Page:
MSU Football: Successful running game is key for Spartans vs. Notre Dame

EAST LANSING — For Michigan State, running the ball has always been a priority, no matter the opponent. However, in recent years vs. Notre Dame, it’s been the running game, or lack thereof, that has played a major role in the outcome.

Over the past three season, Michigan State is 1-2 vs. Notre Dame. In MSU’s victory in 2010, they rushed for 203 yards as a team. In their losses in 2011 and 2012, the Spartans rushed for 29 yards and 50 yards.

Due to the correlation between running the ball and winning for MSU the past couple of years, the Spartans (3-0) realize how important establishing a run game will be in Saturday’s matchup vs. the 22-ranked Fighting Irish (2-1).

“We know we got to rush the ball against them,” junior tailback Jeremy Langford said. “That’s what we’re going to do.”

Michigan State head coach Mark Dantonio has expressed the importance of running the ball against Notre Dame all week, even going deep into the statistics book to show his team that they must run the ball successfully to have a chance at a victory.

“He (Dantonio) pulled out some stats that when they allow certain rushers to get over x amount of yards that this is their record,” junior running back Nick Hill said. “I want to say it was over 100 yards. We are looking to get over 100 yards. If not individually then as a unit.”

Junior running back Nick Hill is lifted by tight end Andrew Gleichert after scoring a 32-yard touchdown is MSU's spring game. (AP PHOTO)

Junior running back Nick Hill is lifted by tight end Andrew Gleichert after scoring a 32-yard touchdown is MSU’s spring game. (AP PHOTO)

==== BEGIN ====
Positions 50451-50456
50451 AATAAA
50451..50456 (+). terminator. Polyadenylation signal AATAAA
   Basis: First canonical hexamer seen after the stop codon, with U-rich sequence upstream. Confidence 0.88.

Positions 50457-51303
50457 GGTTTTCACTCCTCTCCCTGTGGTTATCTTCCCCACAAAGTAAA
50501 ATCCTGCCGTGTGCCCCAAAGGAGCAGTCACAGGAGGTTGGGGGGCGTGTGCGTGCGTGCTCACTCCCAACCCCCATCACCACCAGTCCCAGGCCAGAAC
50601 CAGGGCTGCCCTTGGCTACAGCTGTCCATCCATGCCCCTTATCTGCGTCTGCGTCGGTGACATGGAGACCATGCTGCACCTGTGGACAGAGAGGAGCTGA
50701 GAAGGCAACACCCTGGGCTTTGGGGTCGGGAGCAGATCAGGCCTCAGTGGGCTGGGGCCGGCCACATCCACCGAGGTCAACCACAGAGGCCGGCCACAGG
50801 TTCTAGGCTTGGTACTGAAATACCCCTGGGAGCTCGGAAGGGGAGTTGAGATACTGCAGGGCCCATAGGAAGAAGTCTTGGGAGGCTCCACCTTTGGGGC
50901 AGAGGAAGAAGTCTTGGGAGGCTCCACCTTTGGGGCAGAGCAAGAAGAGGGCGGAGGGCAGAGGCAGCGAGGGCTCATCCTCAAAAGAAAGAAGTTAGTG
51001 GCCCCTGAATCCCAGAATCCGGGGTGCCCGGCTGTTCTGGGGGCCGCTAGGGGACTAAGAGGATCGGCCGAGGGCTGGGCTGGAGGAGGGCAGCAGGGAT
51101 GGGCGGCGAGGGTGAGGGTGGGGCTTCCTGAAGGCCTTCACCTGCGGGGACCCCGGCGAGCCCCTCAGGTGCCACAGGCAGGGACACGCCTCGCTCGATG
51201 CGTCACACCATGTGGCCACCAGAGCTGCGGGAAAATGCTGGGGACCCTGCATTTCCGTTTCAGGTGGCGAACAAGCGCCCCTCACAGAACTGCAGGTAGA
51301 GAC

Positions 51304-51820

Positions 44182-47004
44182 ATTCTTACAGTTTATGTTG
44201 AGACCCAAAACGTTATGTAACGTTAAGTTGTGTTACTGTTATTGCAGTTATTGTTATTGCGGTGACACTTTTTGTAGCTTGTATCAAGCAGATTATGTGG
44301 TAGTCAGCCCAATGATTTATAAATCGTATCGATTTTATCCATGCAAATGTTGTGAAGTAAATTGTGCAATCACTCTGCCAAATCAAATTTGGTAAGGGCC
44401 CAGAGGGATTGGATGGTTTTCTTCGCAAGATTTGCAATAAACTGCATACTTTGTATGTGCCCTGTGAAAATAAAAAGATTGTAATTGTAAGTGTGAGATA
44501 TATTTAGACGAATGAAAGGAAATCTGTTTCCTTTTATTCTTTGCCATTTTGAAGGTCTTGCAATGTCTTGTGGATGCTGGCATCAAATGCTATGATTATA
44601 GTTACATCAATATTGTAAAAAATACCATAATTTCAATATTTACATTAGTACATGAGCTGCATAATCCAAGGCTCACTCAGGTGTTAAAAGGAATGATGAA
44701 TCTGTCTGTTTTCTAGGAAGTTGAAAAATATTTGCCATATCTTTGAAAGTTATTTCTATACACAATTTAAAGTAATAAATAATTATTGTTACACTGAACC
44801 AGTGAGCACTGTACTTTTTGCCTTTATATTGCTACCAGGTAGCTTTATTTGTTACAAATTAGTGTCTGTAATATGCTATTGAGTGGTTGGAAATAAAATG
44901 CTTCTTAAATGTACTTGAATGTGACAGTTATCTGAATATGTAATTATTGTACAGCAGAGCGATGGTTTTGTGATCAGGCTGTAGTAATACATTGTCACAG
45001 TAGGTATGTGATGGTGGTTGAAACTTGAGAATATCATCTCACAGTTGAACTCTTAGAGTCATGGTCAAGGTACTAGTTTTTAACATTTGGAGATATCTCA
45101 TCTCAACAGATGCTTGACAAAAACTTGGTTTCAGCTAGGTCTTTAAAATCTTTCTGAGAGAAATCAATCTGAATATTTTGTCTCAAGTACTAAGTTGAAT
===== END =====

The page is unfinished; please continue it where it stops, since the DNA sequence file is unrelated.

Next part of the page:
In Notre Dame’s two victories this season, the defense has allowed an average of 86 yards per game (134 yards vs. Temple), and in the loss to Michigan the defense conceded 166 yards.

The Spartans are entering Saturday’s meeting with a different look in the backfield compared to last year. Le’Veon Bell received 76 percent of the carries in the 20-3 loss at Spartan Stadium in 2012, but heading into Saturday’s game, Tuesday’s depth chart had Langford or redshirt freshman Riley Bullough or Hill listed as the starter.

“I think we all bring something different,” Hill said. “I think that we all have a different game. You can see it out there.”

All three running backs have more than 20 carries on the season — Langford leads the team with 44, and while this three-headed backfield may not have a workhorse like Bell, they have a rotation that can continuously put fresh legs on the field without missing a step.

“It brings a huge dynamic,” Hill said. “Last year it was just Le’Veon Bell, and once someone else came in not having a whole bunch of reps throughout the season the guy was kind of rusty.  Now, that we have guys that have played, so if one guy goes in and one guy goes out we can keep that routine within the offense.”

The Spartans are not only facing their biggest test in terms of competition through this point in the season, but they are facing their biggest team in terms of size as well. And anyone that knows football knows that the battle in trenches will dictate how far the running game will actually go.

“Offensive line has to execute,” senior guard Blake Treadwell said. “We must execute our plays and have great technique.”

With the MSU passing attack ranking 105th in the nation in passing yards per game (160), and a new quarterback at the helm, it will be pivotal that the 44th-ranked rushing attack in the nation (209.7 yards per game) gets going early to take some pressure off.

Kick off for Saturday’s game is approximately at 3:30 p.m. at Notre Dame Stadium.